From the training grounds of country Victoria to an Irish university, en route to hospitals in Western Australia, Hong Kong and Pakistan and back to Australia again, St John of God Sister Isobel Moran has been a trailblazer in Catholic health and aged care for more than 50 years.

Her enduring contribution to the Catholic health and aged care community in Australia was last night recognised with her announcement as the fourth recipient of the Sr Maria Cunningham Lifetime Contribution Award at the Catholic Health Australia awards dinner in Melbourne.

St John of God Health Care Trustee chair Clive Macknay gave the citation outlining Sr Isobel's list of achievements. After training as a registered nurse at St John of God Hospital in Ballarat, Sr Isobel undertook medical studies at University College Cork in Ireland. She worked in Western Australian hospitals for several years before post-graduate studies sharpened an interest in diseases of the developing world, including tuberculosis. She conducted important research on tuberculosis while serving as senior medical officer at Ruttonjee Sanatorium Hospital in Hong Kong, working alongside the British Medical Research Council.

Sr Isobel was later asked to take over Bethania Hospital in Pakistan, helping turn it into a highly regarded hospital, and has in recent years been a key leader of St John of God Health Care, helped establish Catholic Health Australia, been a key adviser to Catholic organisations and been a leader within her religious order.

Catholic Health Australia CEO Martin Laverty said Sr Isobel's work on the front lines of health care have been exemplary, not least in answering the call to work in developing parts of the world like Pakistan.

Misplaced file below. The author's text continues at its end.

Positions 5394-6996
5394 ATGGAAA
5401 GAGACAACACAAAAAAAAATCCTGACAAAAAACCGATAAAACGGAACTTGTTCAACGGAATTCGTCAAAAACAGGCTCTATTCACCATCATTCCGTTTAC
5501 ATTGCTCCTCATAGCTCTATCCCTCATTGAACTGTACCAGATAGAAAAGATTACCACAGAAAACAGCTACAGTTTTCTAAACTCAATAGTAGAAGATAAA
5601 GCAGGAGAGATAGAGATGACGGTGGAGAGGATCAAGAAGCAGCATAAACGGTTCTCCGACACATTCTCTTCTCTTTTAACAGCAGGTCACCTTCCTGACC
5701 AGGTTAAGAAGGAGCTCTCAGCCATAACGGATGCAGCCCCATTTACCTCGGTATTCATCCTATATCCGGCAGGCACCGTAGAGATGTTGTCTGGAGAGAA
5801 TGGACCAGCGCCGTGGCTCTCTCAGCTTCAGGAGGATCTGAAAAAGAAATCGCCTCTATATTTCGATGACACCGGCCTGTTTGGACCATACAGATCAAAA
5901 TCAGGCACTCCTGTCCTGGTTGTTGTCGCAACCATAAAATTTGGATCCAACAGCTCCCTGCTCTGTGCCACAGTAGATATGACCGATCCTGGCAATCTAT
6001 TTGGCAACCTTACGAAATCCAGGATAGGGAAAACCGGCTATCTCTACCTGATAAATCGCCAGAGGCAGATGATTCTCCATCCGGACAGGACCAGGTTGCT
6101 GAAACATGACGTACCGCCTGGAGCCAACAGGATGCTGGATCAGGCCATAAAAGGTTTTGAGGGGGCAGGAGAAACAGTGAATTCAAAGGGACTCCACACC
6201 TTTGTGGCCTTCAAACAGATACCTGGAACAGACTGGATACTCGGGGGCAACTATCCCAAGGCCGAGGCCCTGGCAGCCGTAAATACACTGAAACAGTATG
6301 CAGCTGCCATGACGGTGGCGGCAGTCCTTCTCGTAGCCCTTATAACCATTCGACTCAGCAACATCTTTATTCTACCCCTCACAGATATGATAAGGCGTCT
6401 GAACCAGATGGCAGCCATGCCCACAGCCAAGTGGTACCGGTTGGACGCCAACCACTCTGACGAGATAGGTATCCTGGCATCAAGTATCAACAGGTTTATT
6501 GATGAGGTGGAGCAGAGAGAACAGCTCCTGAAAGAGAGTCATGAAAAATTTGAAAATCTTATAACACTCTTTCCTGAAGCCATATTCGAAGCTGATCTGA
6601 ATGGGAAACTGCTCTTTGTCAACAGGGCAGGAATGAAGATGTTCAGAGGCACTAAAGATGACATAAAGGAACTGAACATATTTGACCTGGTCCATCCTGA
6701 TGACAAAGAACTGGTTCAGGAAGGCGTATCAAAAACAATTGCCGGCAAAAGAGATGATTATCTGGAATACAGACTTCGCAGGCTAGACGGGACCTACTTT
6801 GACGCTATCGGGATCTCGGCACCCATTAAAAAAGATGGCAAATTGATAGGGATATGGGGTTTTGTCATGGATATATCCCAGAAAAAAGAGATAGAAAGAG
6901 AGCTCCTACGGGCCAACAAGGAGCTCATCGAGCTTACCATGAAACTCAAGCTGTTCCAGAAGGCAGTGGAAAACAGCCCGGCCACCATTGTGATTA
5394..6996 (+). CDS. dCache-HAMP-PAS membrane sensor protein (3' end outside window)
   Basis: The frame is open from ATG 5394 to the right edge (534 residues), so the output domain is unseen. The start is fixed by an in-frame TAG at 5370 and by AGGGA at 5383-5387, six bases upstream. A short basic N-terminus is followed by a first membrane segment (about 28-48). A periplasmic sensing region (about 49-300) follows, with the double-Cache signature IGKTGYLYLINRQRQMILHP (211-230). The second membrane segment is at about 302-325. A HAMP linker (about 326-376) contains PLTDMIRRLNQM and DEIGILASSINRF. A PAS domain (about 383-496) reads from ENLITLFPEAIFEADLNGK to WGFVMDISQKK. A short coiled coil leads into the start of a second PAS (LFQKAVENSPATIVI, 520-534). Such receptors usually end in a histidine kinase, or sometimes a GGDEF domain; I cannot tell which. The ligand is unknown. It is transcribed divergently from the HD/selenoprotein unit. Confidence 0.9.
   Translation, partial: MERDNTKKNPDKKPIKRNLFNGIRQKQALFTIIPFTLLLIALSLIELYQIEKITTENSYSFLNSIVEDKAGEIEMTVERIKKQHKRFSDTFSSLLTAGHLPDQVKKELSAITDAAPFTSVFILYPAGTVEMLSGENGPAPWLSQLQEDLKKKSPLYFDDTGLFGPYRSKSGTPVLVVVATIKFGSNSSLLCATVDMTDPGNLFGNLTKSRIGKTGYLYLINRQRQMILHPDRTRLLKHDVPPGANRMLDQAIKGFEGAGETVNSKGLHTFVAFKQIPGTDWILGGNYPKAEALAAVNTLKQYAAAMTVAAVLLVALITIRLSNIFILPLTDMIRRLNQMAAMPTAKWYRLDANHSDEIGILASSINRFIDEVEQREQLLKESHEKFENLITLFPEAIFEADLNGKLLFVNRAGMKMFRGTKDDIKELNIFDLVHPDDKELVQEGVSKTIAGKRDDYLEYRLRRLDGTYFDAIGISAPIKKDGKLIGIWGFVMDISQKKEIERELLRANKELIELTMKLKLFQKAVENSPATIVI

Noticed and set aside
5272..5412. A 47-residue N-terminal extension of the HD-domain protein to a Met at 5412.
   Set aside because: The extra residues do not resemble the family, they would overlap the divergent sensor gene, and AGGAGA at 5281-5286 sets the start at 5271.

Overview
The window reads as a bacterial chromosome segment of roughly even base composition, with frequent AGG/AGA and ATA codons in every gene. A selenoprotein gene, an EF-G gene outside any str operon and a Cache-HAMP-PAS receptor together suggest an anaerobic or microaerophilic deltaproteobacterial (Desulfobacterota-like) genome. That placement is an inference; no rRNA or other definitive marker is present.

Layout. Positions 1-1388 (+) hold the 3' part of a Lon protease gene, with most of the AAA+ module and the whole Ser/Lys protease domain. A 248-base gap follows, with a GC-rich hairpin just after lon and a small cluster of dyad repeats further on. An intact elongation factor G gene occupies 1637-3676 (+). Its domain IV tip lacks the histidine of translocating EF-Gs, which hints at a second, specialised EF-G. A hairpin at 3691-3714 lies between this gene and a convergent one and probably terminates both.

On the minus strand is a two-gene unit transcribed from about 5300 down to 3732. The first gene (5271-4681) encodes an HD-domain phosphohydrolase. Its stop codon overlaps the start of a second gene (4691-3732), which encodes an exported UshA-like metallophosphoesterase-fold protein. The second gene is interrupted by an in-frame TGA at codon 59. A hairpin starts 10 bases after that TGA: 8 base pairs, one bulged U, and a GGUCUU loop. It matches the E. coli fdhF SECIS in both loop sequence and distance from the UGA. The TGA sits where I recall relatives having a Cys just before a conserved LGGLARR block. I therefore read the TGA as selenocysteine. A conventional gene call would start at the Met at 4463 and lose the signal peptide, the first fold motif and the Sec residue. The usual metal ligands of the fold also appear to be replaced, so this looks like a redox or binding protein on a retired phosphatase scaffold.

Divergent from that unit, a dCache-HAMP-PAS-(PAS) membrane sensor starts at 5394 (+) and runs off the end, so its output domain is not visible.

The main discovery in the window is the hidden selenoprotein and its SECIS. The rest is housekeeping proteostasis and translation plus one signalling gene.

"Sr Isobel took over a struggling 210-bed hospital in one of Pakistan's poorer areas, deftly handling the difficulties that would be obvious for a Catholic ministry – established by the St John of God Sisters – in a Muslim country, but also transforming it into a thriving hospital with an extra 50 beds, high standards of affordable care, the inauguration of surgical procedures, the development of obstetric services and improved anaesthetic and intensive care services," he explained.

But, Mr Laverty said, Sr Isobel's work as a leader in the establishment of two of Australia's first public juridical person will also have a long-lasting legacy for Catholic health and aged care services.

"Many Catholic ministries are still coming to grips with the complexities of the creation of public juridical persons, but Sr Isobel helped create St John of God Australia and a PJP for Catholic Healthcare, working in this space very early on and showing how the process can be followed."

Mr Laverty said Sr Isobel joins three other true pioneers in the area of Catholic health and aged care in Australia – Sr Maria Cunningham, Sr Helen Monkivitch and Sr Angela Mary Doyle – as recipients of what has become CHA's highest honour.

"Sr Isobel's contribution, and the contribution of the other three women to have been honoured in this special way, has paved the road for those of us who are now seeking to follow their vision, their commitment and their passion," Mr Laverty explained. "They are our models, and if we follow their example, Catholic health and aged care is in safe hands indeed."

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